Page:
Arab Classrooms Frequently Ignore History
BEIRUT—The history textbooks in Lebanon haven’t changed in some important ways since the 1950s.
The country’s different political factions continue to fight over who gets to write the history of what happened in Lebanon after independence from the French. While old bomb shelters from the country’s fifteen-year civil war have been repurposed into nightclubs, the wounds from that time have not have healed enough to let the conflict’s story into the nation’s textbooks.
All across the Arab world, history is often an undesirable thorn in the side of governments. “There are numerous reasons why governments don’t want to revisit the past,” says Judy Barsalou, former president of the El Hibri Foundation, in Washington, D.C., and a scholar of history and political science. In Egypt, a country proud of its distant past, each contemporary regime has tried to erase the marks of the one before it, with that tendency intensifying after the January 2011 revolution. One particular issue kicked back and forth, depending on the government of the day, is whether students should be taught that Egypt is part of a wider Islamic caliphate. Since President Abdel Fatah el-Sisi took office last year there have been attempts to remove that perspective, says Barsalou.
Gulf States are nervous about teaching the history of democracy in other countries, says Barsalou. “They want their citizens to be well behaved so they’re intent on teaching citzenship without instilling democratic values.”
Last year, a controversy broke out in Jordan after the Ministry of Education deleted a lesson in the third grade history book about a Jordanian pilot killed in the 1967 war with Israel. Many argued that the deletion was required by the peace agreement with Israel. The ministry denied the accusation and said it was modernizing the curriculum.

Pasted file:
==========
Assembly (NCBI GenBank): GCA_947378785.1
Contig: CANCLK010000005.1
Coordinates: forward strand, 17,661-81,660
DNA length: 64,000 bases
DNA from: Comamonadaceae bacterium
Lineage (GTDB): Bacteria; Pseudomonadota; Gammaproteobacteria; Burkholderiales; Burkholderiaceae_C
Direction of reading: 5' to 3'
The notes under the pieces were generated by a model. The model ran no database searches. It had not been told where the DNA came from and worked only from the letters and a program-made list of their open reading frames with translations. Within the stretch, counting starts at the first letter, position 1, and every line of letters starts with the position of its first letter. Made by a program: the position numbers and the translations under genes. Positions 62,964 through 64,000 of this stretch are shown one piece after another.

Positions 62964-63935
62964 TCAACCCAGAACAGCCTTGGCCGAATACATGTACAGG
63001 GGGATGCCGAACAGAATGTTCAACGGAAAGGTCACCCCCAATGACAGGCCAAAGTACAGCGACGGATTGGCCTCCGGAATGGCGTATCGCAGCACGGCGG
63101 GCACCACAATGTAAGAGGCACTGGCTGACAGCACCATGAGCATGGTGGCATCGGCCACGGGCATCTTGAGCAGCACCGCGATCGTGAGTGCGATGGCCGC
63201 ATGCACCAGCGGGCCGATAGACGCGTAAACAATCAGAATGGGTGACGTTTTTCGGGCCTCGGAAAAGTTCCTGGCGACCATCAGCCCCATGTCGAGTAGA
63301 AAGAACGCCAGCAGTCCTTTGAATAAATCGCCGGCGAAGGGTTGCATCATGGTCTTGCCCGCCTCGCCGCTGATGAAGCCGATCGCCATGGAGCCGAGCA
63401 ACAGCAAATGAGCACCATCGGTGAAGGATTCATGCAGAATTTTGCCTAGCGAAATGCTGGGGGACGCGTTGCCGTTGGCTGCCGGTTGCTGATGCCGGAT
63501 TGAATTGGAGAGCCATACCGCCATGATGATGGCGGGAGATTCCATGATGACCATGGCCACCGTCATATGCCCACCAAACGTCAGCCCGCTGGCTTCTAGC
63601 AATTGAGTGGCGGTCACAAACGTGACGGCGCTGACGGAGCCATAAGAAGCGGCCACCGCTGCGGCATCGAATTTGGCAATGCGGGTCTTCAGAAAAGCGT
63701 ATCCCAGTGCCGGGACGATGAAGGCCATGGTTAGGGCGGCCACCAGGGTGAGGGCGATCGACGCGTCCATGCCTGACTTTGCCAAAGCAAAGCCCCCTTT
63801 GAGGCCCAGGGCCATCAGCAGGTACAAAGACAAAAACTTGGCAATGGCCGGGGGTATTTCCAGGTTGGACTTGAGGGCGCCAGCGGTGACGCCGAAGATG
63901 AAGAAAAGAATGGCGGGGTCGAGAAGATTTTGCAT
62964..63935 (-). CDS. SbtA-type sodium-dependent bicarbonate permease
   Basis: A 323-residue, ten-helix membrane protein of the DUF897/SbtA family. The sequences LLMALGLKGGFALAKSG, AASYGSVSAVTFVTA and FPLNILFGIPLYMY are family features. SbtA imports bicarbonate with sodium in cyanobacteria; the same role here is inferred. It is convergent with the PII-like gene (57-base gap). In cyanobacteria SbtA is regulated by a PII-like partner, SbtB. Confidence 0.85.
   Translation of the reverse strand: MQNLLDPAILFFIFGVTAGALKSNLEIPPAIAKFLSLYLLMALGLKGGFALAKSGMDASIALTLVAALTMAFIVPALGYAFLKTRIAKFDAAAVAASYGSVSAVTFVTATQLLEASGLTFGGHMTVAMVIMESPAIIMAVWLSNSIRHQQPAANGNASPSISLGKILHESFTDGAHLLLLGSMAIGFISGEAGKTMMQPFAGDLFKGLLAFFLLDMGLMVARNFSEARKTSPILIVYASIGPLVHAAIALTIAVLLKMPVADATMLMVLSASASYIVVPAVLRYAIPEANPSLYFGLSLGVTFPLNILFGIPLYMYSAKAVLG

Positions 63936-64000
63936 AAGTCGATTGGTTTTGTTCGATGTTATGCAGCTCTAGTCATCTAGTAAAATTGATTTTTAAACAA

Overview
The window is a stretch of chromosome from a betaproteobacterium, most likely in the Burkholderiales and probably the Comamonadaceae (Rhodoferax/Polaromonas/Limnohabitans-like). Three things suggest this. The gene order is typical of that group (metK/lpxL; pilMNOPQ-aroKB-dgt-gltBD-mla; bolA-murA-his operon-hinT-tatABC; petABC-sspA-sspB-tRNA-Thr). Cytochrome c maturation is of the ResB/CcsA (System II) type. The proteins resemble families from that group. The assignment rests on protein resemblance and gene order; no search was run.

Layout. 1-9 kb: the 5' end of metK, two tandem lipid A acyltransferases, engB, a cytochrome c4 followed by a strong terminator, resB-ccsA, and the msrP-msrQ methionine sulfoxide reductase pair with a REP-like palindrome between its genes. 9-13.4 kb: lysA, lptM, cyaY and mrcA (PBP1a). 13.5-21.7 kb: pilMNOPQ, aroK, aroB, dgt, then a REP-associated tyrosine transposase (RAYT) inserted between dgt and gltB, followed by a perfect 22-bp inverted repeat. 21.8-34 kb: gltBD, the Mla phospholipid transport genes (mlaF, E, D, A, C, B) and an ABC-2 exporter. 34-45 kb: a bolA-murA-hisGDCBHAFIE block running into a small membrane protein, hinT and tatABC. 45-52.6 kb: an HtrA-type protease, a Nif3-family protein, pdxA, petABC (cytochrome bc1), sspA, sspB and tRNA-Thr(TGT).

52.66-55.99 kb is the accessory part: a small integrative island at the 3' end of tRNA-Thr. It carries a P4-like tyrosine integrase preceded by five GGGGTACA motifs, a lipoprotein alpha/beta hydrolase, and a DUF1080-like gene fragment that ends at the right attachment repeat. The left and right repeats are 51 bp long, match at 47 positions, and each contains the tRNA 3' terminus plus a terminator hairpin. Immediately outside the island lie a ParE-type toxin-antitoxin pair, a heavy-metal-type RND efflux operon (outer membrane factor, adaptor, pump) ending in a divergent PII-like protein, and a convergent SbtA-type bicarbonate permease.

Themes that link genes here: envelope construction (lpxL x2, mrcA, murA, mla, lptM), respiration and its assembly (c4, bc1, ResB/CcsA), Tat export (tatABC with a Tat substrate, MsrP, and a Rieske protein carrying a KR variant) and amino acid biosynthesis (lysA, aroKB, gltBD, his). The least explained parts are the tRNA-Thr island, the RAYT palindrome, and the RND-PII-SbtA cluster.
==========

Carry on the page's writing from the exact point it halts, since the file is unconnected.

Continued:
In Lebanon, students are typically taught nothing of the 15-year civil war, which began in 1975. “The syllabus includes the history of Lebanon during the world wars and things prior to that until the exact date of November 22nd 1943, which is the Lebanese Independence Day,” says Fayda Mehanna, who teaches history at the College Protestant Francais in Beirut.
No government since the war has managed to pass a bill that would push a new version of history into the country’s classrooms. Several times there have been concerted efforts to reform history education, but rivals have always blocked the attempts at bringing a more neutral version of history to the classroom.
Some education experts are now trying to circumvent the parliament. “We want to hand the debate back to educators,” says the director of the Center for Lebanese Studies, Maha Shuayb. “Politicians should have nothing to do with history. They should leave it alone.”
Some policymakers have argued that the lack of reform allows time for Lebanon to fully heal itself and grow strong enough to confront its recent history without the fear of reigniting the conflict.
But the “let sleeping dogs lie” argument is a weak one according to Barsalou. “Silence is never the proper course of action,” she says, “Neither is the manipulation of historical memory.”
Shuayb agrees that ignoring the problem will only make things worse. “The ghost of the civil war is always present, that’s why teaching the history of it is extremely important,” she says, “Any attempt to politicize it is an injustice to the people.”
School systems are often the last institutions to be reformed after social injustice or conflict, says Barsalou. They cling to the past that everyone should be keen to move on from. “After all,” she says, “the separation of black and white students in South Africa persisted after the apartheid fell.”
At the university level in Lebanon, there is no government-mandated history curriculum at a university level, which means teaching the civil war is possible—if unusual, says Shuayb. “It is not really taught except if it is a personal initiative by a professor.”